Connecticut has numerous licenses and permits that apply to particular industries, so you should take care to ensure that you have obtained any that may apply to your sole proprietorship. To determine which licenses that your business may need, you should use the Connecticut Economic Resource Center’s license search.

In addition, you should check to see if your business needs any licenses or permits on the local level.

Major Connecticut cities like Bridgeport, New Haven, Stamford, Hartford, and Waterbury have their own licensing and permitting requirements and as do most smaller localities.

What Is a Connecticut Sole Proprietor?

As opposed to a corporation or limited liability company (LLC), the sole proprietorship is not a legal business entity. The sole proprietorship is a one-person business that is not considered to be a distinct entity from the person who owns it, and it is frequently operated using the owner’s personal name.

Here are the three main things you need to know:

Tax Responsibilities

Because there’s no distinction between the owner and the business itself, sole proprietors don’t need to file business tax returns ― they instead simply claim any business profits or losses on their personal tax returns.

Contracts

Sole proprietors are allowed to sign contracts using their personal name, and along those same lines, customers can write checks to the business by using the sole proprietor’s name.

More Flexible

The other big difference between sole proprietorships and more formal business structures is the fact that sole proprietors are allowed to commingle business and personal assets as much as they want to. With LLCs and corporations, ownership is required to keep their assets separate from those of the company. The downside of this aspect for sole proprietors is that if your business is sued, creditors are free to pursue your personal assets like your house, car, personal bank accounts, etc. For corporations and LLCs, creditors are limited to your business assets.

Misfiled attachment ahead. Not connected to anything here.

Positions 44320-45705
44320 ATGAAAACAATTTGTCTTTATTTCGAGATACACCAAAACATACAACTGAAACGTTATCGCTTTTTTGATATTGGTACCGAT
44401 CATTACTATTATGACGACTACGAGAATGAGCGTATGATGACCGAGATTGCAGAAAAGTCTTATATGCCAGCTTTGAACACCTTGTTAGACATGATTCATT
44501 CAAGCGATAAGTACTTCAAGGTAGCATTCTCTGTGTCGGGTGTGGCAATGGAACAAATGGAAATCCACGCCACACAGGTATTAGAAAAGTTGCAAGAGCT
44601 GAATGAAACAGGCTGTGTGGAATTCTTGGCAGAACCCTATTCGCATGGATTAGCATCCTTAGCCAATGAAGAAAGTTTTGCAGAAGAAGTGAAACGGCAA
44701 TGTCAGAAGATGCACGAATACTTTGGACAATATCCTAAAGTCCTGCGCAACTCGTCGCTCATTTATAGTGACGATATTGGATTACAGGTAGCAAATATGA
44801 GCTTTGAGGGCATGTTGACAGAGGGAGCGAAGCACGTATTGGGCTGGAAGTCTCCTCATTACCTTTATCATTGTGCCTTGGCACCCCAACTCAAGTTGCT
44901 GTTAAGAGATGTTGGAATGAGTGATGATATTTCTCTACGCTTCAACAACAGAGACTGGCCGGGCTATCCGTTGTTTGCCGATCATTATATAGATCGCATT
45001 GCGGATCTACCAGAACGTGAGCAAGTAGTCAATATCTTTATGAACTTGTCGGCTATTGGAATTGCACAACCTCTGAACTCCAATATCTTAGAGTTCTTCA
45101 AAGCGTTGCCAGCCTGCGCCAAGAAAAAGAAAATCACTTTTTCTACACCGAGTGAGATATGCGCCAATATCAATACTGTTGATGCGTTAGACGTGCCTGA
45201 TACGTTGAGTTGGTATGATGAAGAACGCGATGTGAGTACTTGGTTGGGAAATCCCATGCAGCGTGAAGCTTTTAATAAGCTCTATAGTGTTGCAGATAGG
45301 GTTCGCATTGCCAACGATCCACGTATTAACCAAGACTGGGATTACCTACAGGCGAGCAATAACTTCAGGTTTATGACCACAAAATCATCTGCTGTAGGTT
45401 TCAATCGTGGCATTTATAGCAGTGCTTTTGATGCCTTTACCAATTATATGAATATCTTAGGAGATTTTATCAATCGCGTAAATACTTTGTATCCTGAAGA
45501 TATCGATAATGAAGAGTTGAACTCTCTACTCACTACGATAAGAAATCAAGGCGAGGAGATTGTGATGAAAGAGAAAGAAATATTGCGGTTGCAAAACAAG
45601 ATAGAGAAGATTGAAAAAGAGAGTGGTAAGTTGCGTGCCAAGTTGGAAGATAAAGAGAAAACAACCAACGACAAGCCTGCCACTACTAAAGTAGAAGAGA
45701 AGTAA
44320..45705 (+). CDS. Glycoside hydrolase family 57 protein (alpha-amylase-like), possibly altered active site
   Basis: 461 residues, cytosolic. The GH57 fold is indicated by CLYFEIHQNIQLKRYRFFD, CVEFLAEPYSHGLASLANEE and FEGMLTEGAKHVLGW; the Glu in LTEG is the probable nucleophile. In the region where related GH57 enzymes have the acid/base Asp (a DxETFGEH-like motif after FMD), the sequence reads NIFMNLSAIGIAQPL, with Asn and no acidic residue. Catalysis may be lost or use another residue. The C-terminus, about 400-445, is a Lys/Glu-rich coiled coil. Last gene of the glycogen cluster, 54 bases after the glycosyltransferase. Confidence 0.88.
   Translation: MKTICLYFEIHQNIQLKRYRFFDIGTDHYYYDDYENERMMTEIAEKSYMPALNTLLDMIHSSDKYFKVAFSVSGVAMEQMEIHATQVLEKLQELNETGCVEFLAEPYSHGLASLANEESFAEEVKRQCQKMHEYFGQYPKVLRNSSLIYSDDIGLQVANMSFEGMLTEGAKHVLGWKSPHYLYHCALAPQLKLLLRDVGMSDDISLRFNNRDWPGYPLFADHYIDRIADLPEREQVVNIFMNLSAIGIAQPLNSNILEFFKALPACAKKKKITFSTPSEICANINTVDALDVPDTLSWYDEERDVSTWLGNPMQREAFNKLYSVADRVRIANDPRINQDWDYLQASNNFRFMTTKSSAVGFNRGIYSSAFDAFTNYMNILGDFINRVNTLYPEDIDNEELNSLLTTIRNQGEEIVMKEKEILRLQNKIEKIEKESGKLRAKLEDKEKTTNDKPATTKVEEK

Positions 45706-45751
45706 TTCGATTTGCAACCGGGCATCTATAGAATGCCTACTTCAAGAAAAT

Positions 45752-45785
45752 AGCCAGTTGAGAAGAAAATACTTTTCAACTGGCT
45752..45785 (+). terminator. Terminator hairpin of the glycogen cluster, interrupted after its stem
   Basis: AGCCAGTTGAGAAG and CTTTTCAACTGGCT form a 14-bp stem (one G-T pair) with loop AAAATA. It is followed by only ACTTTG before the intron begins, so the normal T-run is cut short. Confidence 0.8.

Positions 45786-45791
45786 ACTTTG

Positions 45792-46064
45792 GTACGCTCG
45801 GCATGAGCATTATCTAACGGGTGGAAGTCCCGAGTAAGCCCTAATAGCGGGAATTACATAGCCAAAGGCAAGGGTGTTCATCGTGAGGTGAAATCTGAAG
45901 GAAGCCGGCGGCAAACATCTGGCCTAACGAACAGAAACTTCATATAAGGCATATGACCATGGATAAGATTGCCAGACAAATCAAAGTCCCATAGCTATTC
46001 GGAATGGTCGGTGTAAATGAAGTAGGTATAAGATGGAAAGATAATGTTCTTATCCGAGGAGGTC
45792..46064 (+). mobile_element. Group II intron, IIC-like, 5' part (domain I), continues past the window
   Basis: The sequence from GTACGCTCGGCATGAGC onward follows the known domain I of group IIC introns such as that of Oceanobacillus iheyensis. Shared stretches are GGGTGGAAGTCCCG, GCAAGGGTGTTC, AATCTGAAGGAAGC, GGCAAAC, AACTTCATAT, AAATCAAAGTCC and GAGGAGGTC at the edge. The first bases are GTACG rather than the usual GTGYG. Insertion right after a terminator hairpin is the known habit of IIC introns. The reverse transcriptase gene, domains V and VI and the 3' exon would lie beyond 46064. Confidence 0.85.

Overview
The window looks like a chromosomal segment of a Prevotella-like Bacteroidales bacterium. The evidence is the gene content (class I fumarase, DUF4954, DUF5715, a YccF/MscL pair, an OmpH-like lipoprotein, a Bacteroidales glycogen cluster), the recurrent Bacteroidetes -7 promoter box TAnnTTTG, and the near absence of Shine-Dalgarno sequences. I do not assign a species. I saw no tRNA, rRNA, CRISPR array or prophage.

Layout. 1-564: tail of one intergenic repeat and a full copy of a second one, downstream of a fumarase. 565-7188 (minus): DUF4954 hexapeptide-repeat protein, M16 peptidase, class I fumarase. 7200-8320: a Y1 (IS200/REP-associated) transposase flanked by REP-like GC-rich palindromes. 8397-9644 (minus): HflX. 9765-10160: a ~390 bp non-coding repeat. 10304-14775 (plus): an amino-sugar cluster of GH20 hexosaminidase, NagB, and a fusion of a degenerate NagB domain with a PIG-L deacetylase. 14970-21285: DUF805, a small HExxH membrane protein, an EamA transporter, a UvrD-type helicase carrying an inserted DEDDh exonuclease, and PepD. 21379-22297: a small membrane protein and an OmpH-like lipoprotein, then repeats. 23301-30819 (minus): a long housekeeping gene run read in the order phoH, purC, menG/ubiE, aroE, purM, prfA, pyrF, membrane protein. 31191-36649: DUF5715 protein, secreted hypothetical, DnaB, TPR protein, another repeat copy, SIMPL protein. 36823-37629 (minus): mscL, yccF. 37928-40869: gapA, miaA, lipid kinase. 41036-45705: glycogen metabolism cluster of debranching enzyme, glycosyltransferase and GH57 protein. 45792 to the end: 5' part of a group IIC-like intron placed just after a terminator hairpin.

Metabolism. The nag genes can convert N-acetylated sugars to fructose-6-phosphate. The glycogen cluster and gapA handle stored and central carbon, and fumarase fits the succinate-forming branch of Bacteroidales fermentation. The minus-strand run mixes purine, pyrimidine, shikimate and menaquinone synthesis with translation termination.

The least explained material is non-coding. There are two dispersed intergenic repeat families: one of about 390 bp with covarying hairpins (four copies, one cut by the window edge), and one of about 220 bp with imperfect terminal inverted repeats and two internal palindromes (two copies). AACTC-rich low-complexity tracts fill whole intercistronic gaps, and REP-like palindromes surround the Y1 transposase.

Conclusion

While the sole proprietor is such a simple business classification that Connecticut doesn’t even require a business registration process or any type of fees, depending on how you use your sole proprietorship and what industry you operate in, you still might have some important steps that need to be taken.

When it comes to issues of taxation, licenses and permits, or even the name you want to call your sole proprietorship, you do need to be vigilant to make sure you’re not overlooking anything.

We hope this guide helped you answer any questions you had for sole proprietorships in Connecticut, and we wish you success with your business!

Disclaimer: The content on this page is for information purposes only and does not constitute legal, tax, or accounting advice. If you have specific questions about any of these topics, seek the counsel of a licensed professional.

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Written by Team ZenBusiness